Tuesday, June 1, 2010
The Animal Crossing Retrospective
Animal Crossing, Animal Crossing. We love you so. Not only have you brought endless joy to children with no friends, you have brought joy and tears to the eyes of adults who maybe had friends and just liked your game. This article is more of a review, but since I am talking about the Animal Crossing series as a whole (the last new game came out in 2008) I decided to call it a retrospective. Because after all; that is what it really is.
Story: You start off your adventure in a vehicle (it varies in every one of the three games) where you are interviewed by a strange animal inside. Your answers to the questions shape what your character’s gender and overall looks are. But where are we going on this mystery vehicle ride? We are going to a town (which you get to name yourself) inhabited with animals who talk and behave like normal humans do. Now for the sake of the article we will refer to it as “Animal Town.” You are the new guy in town, and actually the only human there. You are introduced to the town shop owner Tom Nook, a cheapskate raccoon, who immediately puts you to work for him. After doing pretty much whatever he wants for a little bit, you are basically set free to do whatever you would like. This game is a “free roamer” meaning you can pretty much go anywhere in the entire Animal Town whenever you want to with no real restrictions. So, it is safe to say that this game really has no set story line. The rest is essentially what you write yourself.
Game play: The game play of the Animal Crossing series is really what sets it apart from other video games. Once you have gone through the required mumbo jumbo that I mentioned above you are pretty much set free. Each player owns a house and they can decorate it as they wish. You can buy items at Tom Nook’s local shop. This game is excellent for anyone that enjoys collecting things because there are hundreds of fun items to use to decorate your living space. Some of the things they have are very creative and fun. You can also go fishing and bug catching, with tournaments for both taking place almost every weekend. You can mail letters and socialize with a variety of eccentric animals including an egotistical tortoise and a pigeon who serves some of the most expensive coffee in the world. The main currency in the game are “bells”, which are earned by selling your existing items or selling fruit that can be found on trees everywhere around the town. One interesting feature of the town is that it allows you to set the time in the town. The game runs entirely on real time, even including the seasons and their holidays. If you set it to your time it is September when it is really September, it is dark when it is really dark, and it even snows in the winter time.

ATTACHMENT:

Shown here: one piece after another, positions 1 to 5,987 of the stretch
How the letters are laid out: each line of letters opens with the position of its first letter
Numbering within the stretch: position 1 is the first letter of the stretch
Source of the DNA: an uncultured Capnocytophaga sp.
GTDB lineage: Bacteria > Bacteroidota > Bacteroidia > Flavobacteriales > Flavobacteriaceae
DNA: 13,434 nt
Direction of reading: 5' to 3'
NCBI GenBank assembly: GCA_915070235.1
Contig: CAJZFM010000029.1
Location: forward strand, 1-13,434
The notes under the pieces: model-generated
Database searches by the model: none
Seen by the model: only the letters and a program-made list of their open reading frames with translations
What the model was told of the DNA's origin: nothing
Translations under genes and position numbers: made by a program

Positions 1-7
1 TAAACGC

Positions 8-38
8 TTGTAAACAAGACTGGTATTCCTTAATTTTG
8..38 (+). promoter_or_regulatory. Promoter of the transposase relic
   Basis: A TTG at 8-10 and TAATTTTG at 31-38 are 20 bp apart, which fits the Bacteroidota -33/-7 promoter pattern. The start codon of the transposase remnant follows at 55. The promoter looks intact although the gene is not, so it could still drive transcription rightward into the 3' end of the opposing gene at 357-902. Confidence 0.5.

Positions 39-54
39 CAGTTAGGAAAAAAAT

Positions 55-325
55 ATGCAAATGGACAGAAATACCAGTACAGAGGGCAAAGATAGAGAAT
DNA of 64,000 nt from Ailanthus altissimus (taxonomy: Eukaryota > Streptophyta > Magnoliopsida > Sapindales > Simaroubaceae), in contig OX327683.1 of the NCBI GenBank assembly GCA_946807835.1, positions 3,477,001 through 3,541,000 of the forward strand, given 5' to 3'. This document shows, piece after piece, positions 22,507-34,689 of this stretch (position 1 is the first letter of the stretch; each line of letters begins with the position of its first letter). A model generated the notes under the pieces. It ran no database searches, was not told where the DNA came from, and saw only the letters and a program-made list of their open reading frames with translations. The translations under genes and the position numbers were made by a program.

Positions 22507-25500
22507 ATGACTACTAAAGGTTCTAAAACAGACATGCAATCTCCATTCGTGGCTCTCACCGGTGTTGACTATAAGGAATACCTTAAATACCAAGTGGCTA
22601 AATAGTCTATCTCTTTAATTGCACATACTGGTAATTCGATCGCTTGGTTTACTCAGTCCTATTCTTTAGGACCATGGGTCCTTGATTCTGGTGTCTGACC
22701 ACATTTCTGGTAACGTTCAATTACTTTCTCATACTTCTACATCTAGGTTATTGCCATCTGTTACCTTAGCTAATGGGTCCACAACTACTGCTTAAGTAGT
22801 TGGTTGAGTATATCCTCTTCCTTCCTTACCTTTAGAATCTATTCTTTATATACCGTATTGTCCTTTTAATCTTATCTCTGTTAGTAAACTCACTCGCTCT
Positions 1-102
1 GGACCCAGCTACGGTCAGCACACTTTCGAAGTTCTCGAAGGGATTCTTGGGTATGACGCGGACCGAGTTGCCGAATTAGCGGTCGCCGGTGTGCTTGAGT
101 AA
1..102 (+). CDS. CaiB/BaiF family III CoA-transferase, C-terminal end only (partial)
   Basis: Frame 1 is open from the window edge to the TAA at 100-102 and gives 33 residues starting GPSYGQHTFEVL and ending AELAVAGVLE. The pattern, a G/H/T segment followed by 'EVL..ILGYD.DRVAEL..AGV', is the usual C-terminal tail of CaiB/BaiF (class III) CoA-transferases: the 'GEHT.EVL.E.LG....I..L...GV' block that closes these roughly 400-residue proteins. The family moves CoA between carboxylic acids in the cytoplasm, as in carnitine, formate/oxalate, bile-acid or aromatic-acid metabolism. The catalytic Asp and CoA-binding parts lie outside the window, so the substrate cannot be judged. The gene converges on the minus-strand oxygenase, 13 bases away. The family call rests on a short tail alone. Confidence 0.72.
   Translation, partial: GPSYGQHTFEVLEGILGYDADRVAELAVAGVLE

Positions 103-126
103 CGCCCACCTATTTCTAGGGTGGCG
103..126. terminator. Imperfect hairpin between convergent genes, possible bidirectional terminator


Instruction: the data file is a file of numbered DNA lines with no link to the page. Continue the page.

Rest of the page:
Other Elements: This game looks like a box of crayons threw up on the Hogle Zoo. There is a ton of color in this game. Almost everyone and everything in the town is chalked full of smiles and vibrant colors. This makes for a very welcoming and happy environment. The humans look like they came straight out of a Japanese anime with exaggerated features and bright colored clothes. Overall the music is very catchy and really fits whatever situation you are at in the game. There are a ton of music tracks; one for almost every hour of the day.
Summary: Overall, I‘d have to say Animal Crossing is one of those games that is simple and fun. It just puts a smile on your face. The three animal crossing games are out for the Nintendo 64 and Game Cube, the Nintendo DS and the Wii. All of the versions are essentially the same, but the DS and Wii versions are the most recent, so I recommend picking up one of those. This is a game that is great for gamers of every age. It is designed in such a way so that anyone can pick it up and just play. I give the entire Animal Crossing series an overall score of 8.5/10.